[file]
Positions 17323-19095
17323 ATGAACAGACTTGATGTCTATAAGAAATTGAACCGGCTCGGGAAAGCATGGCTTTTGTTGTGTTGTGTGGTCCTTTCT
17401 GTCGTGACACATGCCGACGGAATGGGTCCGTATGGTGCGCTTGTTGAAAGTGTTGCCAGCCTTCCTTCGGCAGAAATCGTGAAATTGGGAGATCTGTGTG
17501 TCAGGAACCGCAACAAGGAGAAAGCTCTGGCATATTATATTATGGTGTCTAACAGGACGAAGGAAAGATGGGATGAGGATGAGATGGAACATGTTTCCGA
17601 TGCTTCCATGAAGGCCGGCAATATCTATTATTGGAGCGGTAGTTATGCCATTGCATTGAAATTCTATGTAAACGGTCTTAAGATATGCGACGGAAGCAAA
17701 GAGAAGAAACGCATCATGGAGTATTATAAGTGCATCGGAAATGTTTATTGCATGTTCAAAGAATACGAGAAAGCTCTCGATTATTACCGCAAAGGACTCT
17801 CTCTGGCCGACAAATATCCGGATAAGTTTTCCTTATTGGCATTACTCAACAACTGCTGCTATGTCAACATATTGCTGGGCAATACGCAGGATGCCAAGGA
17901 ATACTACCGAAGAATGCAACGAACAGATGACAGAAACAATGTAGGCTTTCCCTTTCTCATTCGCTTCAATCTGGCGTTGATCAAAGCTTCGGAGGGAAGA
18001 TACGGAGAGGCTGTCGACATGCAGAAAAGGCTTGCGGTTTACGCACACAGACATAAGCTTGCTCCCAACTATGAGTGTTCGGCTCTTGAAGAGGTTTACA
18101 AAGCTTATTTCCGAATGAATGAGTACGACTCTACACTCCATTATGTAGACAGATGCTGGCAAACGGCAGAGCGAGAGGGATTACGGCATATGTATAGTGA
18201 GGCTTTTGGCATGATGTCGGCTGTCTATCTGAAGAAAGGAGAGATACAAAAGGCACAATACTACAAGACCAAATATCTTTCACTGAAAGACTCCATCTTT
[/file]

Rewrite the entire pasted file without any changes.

Positions 17323-19095
17323 ATGAACAGACTTGATGTCTATAAGAAATTGAACCGGCTCGGGAAAGCATGGCTTTTGTTGTGTTGTGTGGTCCTTTCT
17401 GTCGTGACACATGCCGACGGAATGGGTCCGTATGGTGCGCTTGTTGAAAGTGTTGCCAGCCTTCCTTCGGCAGAAATCGTGAAATTGGGAGATCTGTGTG
17501 TCAGGAACCGCAACAAGGAGAAAGCTCTGGCATATTATATTATGGTGTCTAACAGGACGAAGGAAAGATGGGATGAGGATGAGATGGAACATGTTTCCGA
17601 TGCTTCCATGAAGGCCGGCAATATCTATTATTGGAGCGGTAGTTATGCCATTGCATTGAAATTCTATGTAAACGGTCTTAAGATATGCGACGGAAGCAAA
17701 GAGAAGAAACGCATCATGGAGTATTATAAGTGCATCGGAAATGTTTATTGCATGTTCAAAGAATACGAGAAAGCTCTCGATTATTACCGCAAAGGACTCT
17801 CTCTGGCCGACAAATATCCGGATAAGTTTTCCTTATTGGCATTACTCAACAACTGCTGCTATGTCAACATATTGCTGGGCAATACGCAGGATGCCAAGGA
17901 ATACTACCGAAGAATGCAACGAACAGATGACAGAAACAATGTAGGCTTTCCCTTTCTCATTCGCTTCAATCTGGCGTTGATCAAAGCTTCGGAGGGAAGA
18001 TACGGAGAGGCTGTCGACATGCAGAAAAGGCTTGCGGTTTACGCACACAGACATAAGCTTGCTCCCAACTATGAGTGTTCGGCTCTTGAAGAGGTTTACA
18101 AAGCTTATTTCCGAATGAATGAGTACGACTCTACACTCCATTATGTAGACAGATGCTGGCAAACGGCAGAGCGAGAGGGATTACGGCATATGTATAGTGA
18201 GGCTTTTGGCATGATGTCGGCTGTCTATCTGAAGAAAGGAGAGATACAAAAGGCACAATACTACAAGACCAAATATCTTTCACTGAAAGACTCCATCTTT